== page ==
Quebec municipal election: Valérie Plante wins resounding victory, and strong second term

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Quebec municipal election: Valérie Plante wins resounding victory, and strong second term
Quebec municipal election: Valérie Plante wins resounding victory, and strong second term

Valerie Plante has handily won a second term as Montreal’s mayor, saying it’s a sign Montrealers want a more permanent kind of change than anyone knew.

“What [voters] have confirmed tonight is that the election of Projet Montreal in 2017 wasn’t just a fluke,” Plante said in a victory speech shortly after 10 p.m.

“It was, in fact, the beginning of a new era, the beginning of governing Montreal in a different way… for the long term,” she said, and with “transparent” leadership.

With the vast majority of votes counted as of 11 p.m., Plante was up about 16 points and 50,000 votes, with 53 per cent of the vote compared to 37 per cent won by her challenger, former mayor Denis Coderre.

Plante declared her victory just after 9 p.m. A crowd of supporters erupted in cheers at Theatre Olympia on Sainte-Catherine St., where the Plante campaign team was gathered to await results.

In an effusive speech, as the crowd continued to shout, Plante said voters also showed “that we can lead Montreal with a smile,” punctuating her speech with loud whoops and laughter.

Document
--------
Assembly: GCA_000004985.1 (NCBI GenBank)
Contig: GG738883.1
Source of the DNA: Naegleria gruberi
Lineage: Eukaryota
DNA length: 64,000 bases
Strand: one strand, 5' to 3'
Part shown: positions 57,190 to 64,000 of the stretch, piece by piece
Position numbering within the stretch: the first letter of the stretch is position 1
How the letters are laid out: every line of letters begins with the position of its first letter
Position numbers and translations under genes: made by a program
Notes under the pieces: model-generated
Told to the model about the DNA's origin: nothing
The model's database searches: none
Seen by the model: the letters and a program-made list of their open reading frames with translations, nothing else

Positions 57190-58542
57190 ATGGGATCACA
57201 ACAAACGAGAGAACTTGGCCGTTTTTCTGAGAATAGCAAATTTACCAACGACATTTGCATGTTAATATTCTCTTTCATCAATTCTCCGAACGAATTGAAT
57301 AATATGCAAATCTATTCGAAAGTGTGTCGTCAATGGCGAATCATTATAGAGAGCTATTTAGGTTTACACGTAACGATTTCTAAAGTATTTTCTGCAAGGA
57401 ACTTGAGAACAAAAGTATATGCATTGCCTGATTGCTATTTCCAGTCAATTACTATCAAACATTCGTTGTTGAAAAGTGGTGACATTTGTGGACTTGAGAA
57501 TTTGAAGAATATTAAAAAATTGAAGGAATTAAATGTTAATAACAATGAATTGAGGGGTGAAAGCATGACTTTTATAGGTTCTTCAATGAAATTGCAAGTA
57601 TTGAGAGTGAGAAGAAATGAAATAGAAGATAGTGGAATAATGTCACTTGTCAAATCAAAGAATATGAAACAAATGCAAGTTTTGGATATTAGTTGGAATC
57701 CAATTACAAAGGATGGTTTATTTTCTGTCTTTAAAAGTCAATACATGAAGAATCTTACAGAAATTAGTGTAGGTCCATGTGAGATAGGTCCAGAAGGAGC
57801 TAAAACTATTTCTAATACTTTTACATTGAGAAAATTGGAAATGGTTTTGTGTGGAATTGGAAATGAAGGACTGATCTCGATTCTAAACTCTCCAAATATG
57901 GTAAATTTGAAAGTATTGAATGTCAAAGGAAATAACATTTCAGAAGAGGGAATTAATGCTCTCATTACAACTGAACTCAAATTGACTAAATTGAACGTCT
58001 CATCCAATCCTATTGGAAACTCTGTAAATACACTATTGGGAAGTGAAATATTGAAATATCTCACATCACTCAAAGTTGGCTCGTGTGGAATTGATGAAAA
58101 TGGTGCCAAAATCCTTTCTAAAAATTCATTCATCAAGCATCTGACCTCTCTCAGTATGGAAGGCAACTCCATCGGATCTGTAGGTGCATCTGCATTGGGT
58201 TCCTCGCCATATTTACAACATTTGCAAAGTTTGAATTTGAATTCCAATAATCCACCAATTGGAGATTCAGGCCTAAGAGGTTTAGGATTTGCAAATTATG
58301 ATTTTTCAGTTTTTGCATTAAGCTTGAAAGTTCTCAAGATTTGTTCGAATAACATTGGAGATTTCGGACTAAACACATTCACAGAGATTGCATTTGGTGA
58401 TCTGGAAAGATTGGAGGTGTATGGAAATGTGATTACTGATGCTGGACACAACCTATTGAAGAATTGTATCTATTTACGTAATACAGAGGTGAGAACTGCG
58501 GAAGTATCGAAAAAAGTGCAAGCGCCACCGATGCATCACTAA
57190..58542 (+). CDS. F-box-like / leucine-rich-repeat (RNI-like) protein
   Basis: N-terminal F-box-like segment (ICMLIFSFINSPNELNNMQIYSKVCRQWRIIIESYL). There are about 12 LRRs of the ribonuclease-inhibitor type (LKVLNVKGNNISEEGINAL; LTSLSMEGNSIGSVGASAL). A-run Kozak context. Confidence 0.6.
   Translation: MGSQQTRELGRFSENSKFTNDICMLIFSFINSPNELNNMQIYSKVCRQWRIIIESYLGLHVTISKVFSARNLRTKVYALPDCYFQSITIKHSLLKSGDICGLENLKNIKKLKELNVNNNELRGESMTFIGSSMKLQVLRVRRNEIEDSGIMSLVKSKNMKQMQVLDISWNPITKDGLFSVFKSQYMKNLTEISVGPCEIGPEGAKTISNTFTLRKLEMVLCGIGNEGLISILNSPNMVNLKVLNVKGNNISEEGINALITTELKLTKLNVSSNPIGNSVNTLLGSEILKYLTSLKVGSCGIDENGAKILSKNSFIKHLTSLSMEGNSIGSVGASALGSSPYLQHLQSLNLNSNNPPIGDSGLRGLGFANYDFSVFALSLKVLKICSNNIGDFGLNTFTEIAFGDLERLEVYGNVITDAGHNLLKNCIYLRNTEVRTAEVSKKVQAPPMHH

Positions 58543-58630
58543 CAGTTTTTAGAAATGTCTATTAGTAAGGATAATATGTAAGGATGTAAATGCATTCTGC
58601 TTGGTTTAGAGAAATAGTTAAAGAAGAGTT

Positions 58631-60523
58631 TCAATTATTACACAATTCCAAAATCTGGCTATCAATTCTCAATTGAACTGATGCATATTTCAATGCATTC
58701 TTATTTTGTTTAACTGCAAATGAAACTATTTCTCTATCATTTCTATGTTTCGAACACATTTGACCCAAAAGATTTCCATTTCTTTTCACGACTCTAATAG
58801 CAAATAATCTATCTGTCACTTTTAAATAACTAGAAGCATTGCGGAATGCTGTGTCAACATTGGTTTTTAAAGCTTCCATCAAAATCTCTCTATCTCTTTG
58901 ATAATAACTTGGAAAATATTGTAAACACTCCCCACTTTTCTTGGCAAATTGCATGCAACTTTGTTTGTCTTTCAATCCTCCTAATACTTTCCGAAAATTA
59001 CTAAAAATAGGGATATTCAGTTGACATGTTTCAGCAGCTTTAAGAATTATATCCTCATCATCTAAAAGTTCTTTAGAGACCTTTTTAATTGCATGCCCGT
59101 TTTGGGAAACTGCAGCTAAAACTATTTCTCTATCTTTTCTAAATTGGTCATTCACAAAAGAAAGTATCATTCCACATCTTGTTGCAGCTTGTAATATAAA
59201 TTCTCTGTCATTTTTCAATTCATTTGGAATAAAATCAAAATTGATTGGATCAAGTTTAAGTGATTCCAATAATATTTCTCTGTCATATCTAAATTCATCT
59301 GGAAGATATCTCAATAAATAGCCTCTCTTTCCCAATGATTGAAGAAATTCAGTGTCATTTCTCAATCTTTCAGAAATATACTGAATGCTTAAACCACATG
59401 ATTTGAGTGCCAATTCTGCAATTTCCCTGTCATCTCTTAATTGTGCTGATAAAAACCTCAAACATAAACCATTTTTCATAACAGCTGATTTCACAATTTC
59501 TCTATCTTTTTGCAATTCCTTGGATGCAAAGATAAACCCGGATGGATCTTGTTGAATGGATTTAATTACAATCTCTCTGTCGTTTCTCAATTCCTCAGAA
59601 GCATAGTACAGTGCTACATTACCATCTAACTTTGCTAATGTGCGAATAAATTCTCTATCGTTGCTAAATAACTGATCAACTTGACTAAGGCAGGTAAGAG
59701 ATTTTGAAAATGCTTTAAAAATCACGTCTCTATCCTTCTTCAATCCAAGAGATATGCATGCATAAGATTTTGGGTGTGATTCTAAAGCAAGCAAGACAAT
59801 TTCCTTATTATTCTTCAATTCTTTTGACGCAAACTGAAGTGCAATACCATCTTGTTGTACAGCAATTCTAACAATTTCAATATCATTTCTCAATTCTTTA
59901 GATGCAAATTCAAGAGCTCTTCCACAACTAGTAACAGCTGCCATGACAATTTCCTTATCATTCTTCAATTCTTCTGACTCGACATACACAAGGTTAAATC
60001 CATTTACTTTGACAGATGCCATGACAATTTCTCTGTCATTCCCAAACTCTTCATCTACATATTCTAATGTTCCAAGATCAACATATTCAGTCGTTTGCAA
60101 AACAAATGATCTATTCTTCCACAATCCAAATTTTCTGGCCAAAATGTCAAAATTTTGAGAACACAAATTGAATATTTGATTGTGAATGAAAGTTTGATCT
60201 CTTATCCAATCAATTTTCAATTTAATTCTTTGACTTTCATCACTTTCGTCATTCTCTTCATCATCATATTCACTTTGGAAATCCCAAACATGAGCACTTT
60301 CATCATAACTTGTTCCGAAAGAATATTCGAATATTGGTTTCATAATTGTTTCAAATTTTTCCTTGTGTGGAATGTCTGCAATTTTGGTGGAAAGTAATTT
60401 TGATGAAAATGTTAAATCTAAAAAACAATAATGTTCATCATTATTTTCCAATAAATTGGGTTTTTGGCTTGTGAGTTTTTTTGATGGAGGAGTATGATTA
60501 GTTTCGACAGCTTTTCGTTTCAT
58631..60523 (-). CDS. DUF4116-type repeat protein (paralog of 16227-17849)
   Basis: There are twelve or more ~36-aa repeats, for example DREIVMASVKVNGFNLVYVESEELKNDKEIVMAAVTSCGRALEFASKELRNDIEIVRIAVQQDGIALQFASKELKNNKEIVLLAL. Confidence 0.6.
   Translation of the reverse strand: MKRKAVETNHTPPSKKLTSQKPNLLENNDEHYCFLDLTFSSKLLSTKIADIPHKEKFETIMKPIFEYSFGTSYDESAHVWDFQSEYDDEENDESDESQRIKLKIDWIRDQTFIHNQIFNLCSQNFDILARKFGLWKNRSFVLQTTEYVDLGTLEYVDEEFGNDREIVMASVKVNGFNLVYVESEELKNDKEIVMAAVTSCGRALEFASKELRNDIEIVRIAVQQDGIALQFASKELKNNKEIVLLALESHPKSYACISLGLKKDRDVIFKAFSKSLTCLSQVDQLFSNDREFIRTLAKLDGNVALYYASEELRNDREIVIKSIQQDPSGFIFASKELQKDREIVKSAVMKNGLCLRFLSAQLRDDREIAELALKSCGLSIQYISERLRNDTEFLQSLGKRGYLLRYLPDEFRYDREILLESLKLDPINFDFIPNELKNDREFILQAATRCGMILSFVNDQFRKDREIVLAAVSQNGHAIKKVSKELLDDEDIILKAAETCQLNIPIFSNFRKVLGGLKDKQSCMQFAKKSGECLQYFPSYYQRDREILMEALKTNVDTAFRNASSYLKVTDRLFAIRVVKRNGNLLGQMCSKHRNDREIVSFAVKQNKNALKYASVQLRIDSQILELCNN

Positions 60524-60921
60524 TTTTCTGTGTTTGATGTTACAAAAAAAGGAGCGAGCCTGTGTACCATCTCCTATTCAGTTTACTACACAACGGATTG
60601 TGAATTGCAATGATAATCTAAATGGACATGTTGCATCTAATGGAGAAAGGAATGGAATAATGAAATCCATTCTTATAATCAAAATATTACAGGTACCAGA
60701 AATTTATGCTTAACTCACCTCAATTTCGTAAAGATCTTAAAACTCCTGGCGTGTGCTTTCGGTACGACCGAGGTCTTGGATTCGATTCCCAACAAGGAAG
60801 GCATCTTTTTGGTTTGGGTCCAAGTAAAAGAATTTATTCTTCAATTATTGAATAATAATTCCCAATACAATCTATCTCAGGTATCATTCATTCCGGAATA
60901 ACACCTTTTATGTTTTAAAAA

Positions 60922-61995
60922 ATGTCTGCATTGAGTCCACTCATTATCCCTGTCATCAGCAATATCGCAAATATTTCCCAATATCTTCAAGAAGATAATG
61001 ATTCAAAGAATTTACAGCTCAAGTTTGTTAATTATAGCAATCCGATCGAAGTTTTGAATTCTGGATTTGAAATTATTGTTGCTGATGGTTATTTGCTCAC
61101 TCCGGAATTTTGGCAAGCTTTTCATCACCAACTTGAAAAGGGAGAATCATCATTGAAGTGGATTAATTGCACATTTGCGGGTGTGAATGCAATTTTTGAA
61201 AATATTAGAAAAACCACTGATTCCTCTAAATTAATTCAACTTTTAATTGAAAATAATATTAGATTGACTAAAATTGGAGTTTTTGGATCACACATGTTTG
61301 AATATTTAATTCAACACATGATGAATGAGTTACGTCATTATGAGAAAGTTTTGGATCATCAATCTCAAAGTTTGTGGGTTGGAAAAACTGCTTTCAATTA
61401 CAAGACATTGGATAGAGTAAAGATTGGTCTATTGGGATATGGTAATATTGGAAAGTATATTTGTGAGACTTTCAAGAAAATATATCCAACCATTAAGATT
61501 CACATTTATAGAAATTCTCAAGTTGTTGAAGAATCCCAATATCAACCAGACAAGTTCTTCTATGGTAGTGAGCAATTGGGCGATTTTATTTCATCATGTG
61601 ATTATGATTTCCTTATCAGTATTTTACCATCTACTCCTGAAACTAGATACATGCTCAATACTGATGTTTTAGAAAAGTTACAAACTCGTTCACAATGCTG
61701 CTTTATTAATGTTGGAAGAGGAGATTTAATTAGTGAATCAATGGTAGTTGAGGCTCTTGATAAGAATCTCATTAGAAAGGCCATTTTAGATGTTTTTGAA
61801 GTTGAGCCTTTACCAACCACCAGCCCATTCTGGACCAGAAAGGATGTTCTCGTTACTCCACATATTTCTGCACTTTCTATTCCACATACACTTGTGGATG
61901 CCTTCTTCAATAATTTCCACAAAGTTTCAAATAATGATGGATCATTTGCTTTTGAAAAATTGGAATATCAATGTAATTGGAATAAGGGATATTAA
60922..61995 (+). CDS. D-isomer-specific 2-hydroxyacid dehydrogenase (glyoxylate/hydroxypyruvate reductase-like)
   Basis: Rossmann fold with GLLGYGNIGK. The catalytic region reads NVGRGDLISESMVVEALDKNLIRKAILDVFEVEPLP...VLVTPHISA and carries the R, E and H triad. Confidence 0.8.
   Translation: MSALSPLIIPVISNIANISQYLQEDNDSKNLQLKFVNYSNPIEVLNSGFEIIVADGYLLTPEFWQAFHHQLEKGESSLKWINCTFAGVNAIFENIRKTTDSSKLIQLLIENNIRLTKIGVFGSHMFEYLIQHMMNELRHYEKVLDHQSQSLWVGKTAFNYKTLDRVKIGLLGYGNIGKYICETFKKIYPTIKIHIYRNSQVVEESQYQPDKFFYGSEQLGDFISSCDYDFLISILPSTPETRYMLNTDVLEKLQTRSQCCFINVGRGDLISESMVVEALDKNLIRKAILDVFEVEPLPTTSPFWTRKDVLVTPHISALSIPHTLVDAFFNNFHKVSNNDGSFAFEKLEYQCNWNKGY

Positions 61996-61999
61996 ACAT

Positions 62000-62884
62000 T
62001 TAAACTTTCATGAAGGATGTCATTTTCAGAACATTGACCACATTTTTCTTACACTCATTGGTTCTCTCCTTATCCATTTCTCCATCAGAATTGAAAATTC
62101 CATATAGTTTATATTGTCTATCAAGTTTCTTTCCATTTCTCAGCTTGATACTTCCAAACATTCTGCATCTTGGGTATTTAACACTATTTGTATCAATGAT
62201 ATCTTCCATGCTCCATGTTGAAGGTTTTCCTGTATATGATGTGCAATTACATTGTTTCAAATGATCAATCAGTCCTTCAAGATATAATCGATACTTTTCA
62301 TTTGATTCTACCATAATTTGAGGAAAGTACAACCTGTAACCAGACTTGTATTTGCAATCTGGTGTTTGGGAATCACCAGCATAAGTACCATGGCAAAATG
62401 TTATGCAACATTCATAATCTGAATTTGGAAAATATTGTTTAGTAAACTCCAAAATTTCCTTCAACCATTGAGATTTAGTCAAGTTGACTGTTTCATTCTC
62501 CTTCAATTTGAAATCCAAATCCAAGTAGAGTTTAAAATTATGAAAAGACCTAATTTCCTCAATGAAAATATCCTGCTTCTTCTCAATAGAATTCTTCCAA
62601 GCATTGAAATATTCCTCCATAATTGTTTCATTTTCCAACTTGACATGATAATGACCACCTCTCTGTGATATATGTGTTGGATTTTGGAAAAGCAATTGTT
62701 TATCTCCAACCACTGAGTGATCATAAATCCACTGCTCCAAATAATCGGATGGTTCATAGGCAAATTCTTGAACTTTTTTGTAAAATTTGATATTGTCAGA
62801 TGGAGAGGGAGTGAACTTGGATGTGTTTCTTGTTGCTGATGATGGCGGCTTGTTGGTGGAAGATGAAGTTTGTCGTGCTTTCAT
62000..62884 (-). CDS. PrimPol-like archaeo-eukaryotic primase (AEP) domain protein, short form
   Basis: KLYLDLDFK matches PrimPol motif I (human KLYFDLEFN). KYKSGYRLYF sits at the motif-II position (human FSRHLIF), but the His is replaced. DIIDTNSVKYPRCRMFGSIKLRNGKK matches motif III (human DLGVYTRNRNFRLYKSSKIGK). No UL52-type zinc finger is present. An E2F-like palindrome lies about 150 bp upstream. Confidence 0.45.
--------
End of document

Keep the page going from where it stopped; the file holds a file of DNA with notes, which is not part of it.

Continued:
She also did a victory dance at the end of the speech.

Since 2017, Projet Montreal has also been “renewed, diversified,” she said.

Montreal “is the envy of the world for its quality of life and its commitment to ecology,” she said.

Her campaign revolved largely around climate change and long-term city planning linked to it, such as encouraging cycling, as well as affordable housing, including a plan to build more public housing and co-ops and to create strict new rules for landlords.

Plante spoke in French for the first 15 minutes or so of her speech, then switched to English for about a minute before switching back to French for a few more minutes.

“Montreal is a city of many diverse communities,” including “groups that have their long-lasting institutions and traditions,” she said during the short English portion.

“You can count on us to be there and to represent all of you.”

Turnout in this election appears so far to have been very, very low — as of 4 p.m., it was under 32 per cent, and final numbers haven’t been reported yet.

That’s 10 percentage points below 2017’s turnout.

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